A process such as the one suggested will undoubtedly require people with special skills, or special concentrations of learning in certain aspects of the process. For instance we may need a group of folks who go into backyards, and help individuals set up their gardens. We may also need a group of folks who are able to present in front of groups or to teach classes. Yes we understand Master Gardener's does this, but we will suggest there is a lot of information beyond what they are presenting on. And finally we may need a group who works to lobby governmental or media sources on issues involved with local food production, and perhaps have some ability to respond quickly to challenging questions These situations and needs may require a more specialized educational approach which may require understandings of power point presentations or people simply practicing public speaking skills. Certainly we do not suggest we can learn everything by reading a book, and it is likely we will occasionally hire folks who are outside of town or of this process Hopefully we can again use a logical process in deciding what kind outside help we get and how the information gained from that is disseminated to the group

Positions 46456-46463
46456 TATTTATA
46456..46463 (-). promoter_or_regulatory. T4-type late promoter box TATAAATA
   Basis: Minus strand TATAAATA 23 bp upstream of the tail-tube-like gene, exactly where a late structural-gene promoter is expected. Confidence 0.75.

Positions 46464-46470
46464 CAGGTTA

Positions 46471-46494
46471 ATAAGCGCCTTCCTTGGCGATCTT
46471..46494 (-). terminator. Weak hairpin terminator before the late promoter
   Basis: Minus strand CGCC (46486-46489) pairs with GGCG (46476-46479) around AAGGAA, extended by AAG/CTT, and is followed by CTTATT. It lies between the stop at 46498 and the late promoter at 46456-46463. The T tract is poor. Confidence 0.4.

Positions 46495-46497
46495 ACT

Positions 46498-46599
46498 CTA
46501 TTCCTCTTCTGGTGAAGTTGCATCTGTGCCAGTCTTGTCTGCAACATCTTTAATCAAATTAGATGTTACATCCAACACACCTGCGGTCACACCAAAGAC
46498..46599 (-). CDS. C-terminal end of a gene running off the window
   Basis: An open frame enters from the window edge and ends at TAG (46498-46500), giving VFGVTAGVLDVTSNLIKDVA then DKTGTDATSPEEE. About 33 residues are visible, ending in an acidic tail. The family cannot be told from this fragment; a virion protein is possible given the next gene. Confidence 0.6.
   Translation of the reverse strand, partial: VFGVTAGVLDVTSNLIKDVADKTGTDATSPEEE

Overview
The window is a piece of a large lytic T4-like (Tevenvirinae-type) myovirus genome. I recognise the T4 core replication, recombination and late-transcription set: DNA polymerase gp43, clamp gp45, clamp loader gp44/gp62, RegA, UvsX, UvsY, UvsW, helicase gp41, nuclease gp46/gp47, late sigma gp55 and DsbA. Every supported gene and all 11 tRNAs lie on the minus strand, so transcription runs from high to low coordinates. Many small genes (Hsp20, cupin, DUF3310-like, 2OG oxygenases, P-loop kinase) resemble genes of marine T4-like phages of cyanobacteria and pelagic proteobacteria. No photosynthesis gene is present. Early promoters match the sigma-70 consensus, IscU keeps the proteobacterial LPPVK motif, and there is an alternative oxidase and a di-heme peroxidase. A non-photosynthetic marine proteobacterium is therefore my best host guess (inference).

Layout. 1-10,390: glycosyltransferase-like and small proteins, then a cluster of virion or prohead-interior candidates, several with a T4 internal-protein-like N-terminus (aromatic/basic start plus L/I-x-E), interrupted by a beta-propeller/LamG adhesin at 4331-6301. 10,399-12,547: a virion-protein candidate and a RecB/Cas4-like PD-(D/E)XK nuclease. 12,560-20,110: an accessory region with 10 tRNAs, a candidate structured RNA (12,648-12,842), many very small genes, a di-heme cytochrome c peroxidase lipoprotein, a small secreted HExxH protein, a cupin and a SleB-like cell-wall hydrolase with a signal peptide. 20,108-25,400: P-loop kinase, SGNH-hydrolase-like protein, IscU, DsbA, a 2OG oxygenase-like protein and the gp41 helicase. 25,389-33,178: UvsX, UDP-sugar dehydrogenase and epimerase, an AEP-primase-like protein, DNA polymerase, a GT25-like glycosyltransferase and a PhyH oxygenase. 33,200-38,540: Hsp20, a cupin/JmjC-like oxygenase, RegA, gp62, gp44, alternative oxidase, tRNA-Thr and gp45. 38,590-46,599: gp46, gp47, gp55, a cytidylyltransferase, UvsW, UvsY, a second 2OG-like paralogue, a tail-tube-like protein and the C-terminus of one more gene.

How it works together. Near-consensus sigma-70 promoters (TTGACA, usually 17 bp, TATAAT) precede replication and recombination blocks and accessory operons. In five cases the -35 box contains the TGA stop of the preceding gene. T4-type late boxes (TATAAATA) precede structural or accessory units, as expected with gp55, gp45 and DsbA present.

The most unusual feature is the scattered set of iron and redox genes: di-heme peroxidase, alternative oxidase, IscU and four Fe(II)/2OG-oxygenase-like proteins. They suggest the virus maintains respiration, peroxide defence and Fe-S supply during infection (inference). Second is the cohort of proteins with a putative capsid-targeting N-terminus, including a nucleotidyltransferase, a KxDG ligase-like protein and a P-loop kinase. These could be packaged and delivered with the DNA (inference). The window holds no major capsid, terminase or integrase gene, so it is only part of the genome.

Cooking and food as it relates to health are the final issues we are choosing to highlight, though at this time they are a little lower of a priority than are growing and networking food. Cooking includes food preparation, cooking, and storing. One might argue that these topics are well understood by the general public and that we do not need some yahoos suggesting how we should eat. This is certainly the case for a lot of folks, but for a great many others the topic is either overwhelming or perhaps the issue of healthy eating at least is buried in something approaching denial. Again we will not be trying to out anyone who might be in food denial, but we will be looking at avenues for either cooking classes, workshops, exchanges, recipe boards, or any other way for facilitating cooking related issues to help those who want it. This should be the a happy time in food production, and we want to try to find ways of accentuating the social aspects of this. Also we want to explore the avenues of how more food can be cooked through cooperative local means or at a minimum by locally owned establishments. This attitude is not based on a belief in anything necessarily evil or corrupt about multi nationals or other restaurants owned by outside interests. Rather it is based on an assumption that, with all things being equal in terms of capital investment and the like, a community properly motivated and organized is capable of producing very close to the same quality of food that any foreign owned restaurants can, and that there is demonstrable benefit in doing so Of course it is difficult to level the playing field for local business up against the marketing capabilities of the multi nationals. Also the the familiar factor offered by the chains is another large aspect working against local establishments, but here too we have ideas how local business can perhaps approach these consistency and security issues that feed the multi-national advantage.